mig17 wrote:A225 is what a part of the market wants. Less range but better economics than neo and max.
It is a simple business decision. If your fleet is large enough for 2 types and considering that Bombardier and Embraer are gone, the only option to have some leverage with the aircraft manufacturers is to play them against each other. Which means both need to have a desire to get the deal and you ...Jump to post
PixelFlight wrote:MrBretz wrote:Still the original 80186 and 68000 combo according to viewtopic.php?t=1362007Keesje, what kind of computers are used on A320’s? Were they upgraded for the NEO?
Company Policy may call out for that, without regard to whether the man is tied up or no. In that case, Company Policy has the force of law, so, no choice. And will the airline compensate the other passengers for costs and inconvenience resulting from such a policy? Of course not, air travel is ent...Jump to post
Not sure what the Typhoons are for in the case of a bomb threat.. Simply put, to take the aircraft out to sea and put a missile up its rear if the threat is deemed real. And how would they 'take' it out to sea? With a big rope? They could threaten to shoot it down over land if it didn't comply... e...Jump to post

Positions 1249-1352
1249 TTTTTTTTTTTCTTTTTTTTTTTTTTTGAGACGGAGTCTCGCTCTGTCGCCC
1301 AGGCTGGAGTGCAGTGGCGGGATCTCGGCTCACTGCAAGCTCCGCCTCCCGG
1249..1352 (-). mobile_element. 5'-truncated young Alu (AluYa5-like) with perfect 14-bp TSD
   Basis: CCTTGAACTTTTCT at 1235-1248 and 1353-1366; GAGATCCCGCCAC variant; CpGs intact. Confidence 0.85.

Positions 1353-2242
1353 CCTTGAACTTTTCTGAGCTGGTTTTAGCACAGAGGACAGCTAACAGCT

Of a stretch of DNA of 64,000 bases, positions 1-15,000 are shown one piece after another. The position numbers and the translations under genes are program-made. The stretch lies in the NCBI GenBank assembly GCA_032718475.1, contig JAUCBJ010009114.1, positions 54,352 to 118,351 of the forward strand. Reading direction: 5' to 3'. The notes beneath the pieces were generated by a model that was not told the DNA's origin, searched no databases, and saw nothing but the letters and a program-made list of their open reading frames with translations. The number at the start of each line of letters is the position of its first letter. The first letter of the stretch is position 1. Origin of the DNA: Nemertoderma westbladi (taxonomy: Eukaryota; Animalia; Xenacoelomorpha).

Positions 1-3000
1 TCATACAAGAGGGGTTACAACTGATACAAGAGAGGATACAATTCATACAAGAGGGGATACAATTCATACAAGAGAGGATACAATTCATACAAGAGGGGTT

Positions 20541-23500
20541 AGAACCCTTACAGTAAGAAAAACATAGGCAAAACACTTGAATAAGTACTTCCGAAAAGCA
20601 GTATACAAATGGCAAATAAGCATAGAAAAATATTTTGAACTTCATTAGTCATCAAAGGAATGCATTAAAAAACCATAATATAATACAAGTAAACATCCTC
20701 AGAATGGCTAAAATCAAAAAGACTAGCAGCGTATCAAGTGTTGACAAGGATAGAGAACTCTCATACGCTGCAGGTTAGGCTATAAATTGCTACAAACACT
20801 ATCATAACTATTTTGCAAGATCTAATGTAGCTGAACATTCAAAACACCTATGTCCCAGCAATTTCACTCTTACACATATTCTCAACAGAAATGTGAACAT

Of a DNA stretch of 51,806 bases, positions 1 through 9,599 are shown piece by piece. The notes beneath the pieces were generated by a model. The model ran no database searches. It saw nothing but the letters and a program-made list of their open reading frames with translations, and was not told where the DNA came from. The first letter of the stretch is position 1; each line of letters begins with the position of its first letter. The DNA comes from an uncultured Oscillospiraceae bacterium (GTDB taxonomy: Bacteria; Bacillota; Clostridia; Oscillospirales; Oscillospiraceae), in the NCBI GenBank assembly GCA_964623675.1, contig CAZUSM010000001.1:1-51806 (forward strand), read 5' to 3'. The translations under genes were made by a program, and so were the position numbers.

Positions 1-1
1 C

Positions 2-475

and its going to keep Airbus honest in the future too. Why? Airbus could skip the next thirty orders of this size before their narrowbody backlog would be zeroed. They'd be foolish to concede on price to IAG; let that airline group eat the cost of introducing new support processes, pilot training a...Jump to post
Read the article of Willie Walsh wanting the 737 MAX on simplyflying.com..It.s not about putting pressure on Airbus for pricing.That article explains what the plans are with the MAX at IAG. That article adds nothing further from the mouth of Willie Walsh, and adds nothing to this thread. It just qu...Jump to post
kaitak wrote:Great (and very surprising news)
BA is Boeing's trading symbol on NYSE. So the prior poster is absolutely right. But I can see how that can cause confusion too. "The Boeing Co. ( NYSE:BA ) operates primarily in SIC Code 8741 - Management Services and NAICS Code 561110 - Office Administrative Services" There's absolutely ...Jump to post
I for one quite like the change, the current baby blue is hideous and fails conjure up any images of the United States, Baby Blue is not one of Americas national colors so I look forward to this more subdued scheme, let's try and not conflate this administration with aesthetics It's actually Consti...Jump to post